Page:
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Satanic Planet

Satanic Planet

Justin Pearson has a lot of irons in the hellfire. If he isn’t playing with any number of his musical projects - The Locust, Dead Cross, Planet B, Retox and others, he’s tirelessly working behind the scenes as founder of Three One G, an aggressively independent record label dedicated to bringing bands to the masses that would otherwise have fallen through the cracks of genre-definition. Us lazy critics love to give fringe bands clever labels to give the lazy reader a rudimentary understanding of what to expect before listening, but to do so with a project like Satanic Planet would be do it a disservice.

Satanic Planet is the design of Pearson, Luke Henshaw of Planet B, Dave Lombardo of hell, pretty much everyone, and Lucien Greaves, co-founder of The Satanic Temple. For those unfamiliar, The Satanic Temple isn’t a band, it’s a nontheistic religion with a focus on dispelling oppressive Christian societal ideals and the true separation of church and state. I would implore you to watch the brilliant documentary Hail Satan? for a better understanding of TST than my monosyllabic ass can provide.

One would think that these artists coming together atop a programmed electronic foundation would create a chaotic maelstrom of sound, but instead delivers more of a declaration of controlled chaos that makes for one unique listen.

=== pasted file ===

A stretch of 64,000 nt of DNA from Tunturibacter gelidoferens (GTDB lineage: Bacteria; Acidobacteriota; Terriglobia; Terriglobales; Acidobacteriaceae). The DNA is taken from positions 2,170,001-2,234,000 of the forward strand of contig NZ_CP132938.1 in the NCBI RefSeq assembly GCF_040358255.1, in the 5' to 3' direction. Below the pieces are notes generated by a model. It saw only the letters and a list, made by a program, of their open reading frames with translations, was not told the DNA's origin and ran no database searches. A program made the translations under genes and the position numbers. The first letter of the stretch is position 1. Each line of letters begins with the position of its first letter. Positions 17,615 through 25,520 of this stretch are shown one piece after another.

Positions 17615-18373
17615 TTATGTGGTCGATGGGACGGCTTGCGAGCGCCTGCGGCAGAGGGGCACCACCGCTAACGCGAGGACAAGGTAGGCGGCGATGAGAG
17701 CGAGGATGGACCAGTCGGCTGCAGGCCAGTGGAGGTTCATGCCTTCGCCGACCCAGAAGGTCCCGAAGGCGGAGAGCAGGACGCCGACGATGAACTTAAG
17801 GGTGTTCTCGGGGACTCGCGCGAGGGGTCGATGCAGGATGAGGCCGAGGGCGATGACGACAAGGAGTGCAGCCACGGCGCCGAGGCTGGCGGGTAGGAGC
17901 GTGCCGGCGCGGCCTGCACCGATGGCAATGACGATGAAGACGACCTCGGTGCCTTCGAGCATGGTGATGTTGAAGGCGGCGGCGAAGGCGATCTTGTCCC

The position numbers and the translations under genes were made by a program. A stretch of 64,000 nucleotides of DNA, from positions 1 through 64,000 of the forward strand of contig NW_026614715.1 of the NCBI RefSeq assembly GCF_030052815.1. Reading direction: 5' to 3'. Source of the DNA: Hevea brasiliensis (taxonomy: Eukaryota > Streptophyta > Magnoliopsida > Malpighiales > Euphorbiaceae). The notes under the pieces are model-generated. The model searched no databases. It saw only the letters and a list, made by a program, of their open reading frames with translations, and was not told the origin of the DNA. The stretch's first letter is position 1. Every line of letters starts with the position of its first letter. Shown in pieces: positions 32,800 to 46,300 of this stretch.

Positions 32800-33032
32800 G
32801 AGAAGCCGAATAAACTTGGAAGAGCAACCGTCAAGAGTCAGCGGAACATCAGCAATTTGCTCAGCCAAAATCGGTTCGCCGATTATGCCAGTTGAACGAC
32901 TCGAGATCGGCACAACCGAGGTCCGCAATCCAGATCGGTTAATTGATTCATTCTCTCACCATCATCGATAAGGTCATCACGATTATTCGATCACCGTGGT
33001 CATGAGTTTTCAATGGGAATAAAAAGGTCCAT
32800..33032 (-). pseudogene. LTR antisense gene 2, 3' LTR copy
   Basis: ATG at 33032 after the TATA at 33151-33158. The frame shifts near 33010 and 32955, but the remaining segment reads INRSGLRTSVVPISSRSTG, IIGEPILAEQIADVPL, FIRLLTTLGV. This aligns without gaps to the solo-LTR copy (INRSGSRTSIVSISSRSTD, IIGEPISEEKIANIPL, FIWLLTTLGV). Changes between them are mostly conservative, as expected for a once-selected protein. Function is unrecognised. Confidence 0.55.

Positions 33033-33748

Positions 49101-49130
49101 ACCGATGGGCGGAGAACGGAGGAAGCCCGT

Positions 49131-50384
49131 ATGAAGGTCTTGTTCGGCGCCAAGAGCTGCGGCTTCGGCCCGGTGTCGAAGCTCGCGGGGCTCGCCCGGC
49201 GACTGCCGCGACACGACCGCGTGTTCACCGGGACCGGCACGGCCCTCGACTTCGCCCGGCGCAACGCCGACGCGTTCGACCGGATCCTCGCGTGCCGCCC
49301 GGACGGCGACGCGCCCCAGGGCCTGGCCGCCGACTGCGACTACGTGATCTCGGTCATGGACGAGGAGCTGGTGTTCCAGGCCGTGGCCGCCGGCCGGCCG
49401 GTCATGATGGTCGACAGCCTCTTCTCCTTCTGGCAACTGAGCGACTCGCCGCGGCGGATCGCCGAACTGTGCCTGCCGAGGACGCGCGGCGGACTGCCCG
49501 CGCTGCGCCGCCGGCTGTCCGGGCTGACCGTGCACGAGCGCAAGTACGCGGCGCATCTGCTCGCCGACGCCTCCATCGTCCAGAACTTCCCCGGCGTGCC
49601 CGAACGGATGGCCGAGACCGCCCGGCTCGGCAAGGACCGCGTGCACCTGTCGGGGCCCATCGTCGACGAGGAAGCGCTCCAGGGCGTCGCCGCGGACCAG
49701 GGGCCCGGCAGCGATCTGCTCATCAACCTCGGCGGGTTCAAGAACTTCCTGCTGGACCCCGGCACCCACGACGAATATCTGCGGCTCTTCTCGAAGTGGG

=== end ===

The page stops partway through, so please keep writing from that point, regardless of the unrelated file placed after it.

Take opening tune “Baphomet”, for example. It distills almost in an overture fashion the journey you’re about to undertake with the rest of the album. Greaves providing distorted, disembodied canticles accompanied by primal beats and effects with a top layer of otherworldly shrieking by Pearson.

“Grey Faction” takes us on a passage through the horrors of the ISSTD - a snake-oil society dedicated to the “study” of repressed-memory trauma therapy, like the abhorrent propaganda piece “Michelle Remembers” that’s since been wholly discredited. In other words, this was the catalyst of the whole Satanic Panic hysteria of the late 80s. Which let’s face it, has also been rebooted in recent years thanks to the GOP suckling at the teat of Christian conservatism. Other black turns of mind can be found in tracks like “Unbaptism” and “Invocation”, furthering our decent into the infernal. Also providing vocals are the likes of Cattle Decapitation’s Travis Ryan and Jung Sing from Silent.

So where does drummer-extraordinaire Lombardo (Slayer, Philm, Fantômas, Suicidal Tendencies, Misfits) fit in to all this? Turns out not behind the drum kit at all, but from the control room of the studio, as co-producer with Henshaw.

Look, Satanic Planet isn’t for everyone. You need to be actively seeking out a dark deviation from the norm to truly appreciate what’s going on here. But for anyone who’s ever seen Bosch’s Garden of Earthly Delights and wondered what the last panel would sound like in aural form, then this is the album for you.

7.8 / 10Kevin Fitzpatrick
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7.8 / 10

7.8 / 10

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